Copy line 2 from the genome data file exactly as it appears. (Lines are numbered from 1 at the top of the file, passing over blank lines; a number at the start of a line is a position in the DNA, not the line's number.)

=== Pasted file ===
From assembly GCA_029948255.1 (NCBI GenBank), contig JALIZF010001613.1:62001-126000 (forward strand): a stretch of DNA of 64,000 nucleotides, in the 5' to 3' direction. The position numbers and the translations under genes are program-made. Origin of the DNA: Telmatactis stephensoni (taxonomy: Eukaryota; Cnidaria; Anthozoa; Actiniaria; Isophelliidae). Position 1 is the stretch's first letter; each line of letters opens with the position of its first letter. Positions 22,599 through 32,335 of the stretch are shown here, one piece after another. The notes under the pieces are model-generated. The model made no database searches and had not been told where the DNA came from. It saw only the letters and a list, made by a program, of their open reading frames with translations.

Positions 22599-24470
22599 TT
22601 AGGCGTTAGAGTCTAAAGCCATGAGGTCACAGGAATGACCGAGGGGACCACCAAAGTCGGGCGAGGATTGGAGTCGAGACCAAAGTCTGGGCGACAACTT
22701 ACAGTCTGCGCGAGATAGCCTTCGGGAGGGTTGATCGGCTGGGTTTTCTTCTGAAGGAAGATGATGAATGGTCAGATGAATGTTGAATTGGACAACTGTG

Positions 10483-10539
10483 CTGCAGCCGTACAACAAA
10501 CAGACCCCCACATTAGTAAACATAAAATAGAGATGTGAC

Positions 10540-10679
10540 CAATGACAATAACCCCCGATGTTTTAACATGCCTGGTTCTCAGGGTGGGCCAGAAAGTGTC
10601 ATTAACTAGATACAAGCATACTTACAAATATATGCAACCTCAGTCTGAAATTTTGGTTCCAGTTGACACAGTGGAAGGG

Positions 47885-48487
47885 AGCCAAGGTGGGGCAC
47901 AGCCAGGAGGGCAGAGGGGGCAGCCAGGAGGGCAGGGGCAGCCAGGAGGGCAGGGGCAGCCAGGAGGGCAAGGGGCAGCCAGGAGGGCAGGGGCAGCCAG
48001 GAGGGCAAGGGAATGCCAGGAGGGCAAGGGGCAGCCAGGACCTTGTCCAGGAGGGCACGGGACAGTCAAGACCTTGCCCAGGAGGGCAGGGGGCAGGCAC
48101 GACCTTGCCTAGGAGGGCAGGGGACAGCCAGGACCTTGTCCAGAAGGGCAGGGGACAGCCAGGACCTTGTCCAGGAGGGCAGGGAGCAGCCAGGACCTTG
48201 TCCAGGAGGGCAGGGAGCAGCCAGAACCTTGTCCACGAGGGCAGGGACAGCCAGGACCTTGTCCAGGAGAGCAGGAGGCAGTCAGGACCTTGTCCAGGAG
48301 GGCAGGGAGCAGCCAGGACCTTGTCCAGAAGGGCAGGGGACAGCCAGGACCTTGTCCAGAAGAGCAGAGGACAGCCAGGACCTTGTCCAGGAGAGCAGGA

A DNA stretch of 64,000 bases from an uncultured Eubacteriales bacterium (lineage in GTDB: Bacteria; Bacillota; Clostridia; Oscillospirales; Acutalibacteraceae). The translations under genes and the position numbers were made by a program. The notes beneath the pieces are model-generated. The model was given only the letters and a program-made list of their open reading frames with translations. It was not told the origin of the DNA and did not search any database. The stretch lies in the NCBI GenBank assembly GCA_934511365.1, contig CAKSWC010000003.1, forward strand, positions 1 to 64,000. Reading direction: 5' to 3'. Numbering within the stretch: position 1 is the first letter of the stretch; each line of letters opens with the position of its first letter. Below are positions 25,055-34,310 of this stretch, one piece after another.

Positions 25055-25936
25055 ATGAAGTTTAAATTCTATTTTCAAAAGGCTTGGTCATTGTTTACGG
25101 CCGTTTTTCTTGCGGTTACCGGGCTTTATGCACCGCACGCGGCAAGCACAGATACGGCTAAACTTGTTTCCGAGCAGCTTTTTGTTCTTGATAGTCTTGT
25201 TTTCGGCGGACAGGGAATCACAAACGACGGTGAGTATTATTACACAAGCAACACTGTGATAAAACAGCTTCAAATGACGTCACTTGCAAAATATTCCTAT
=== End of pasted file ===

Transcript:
Positions 22599-24470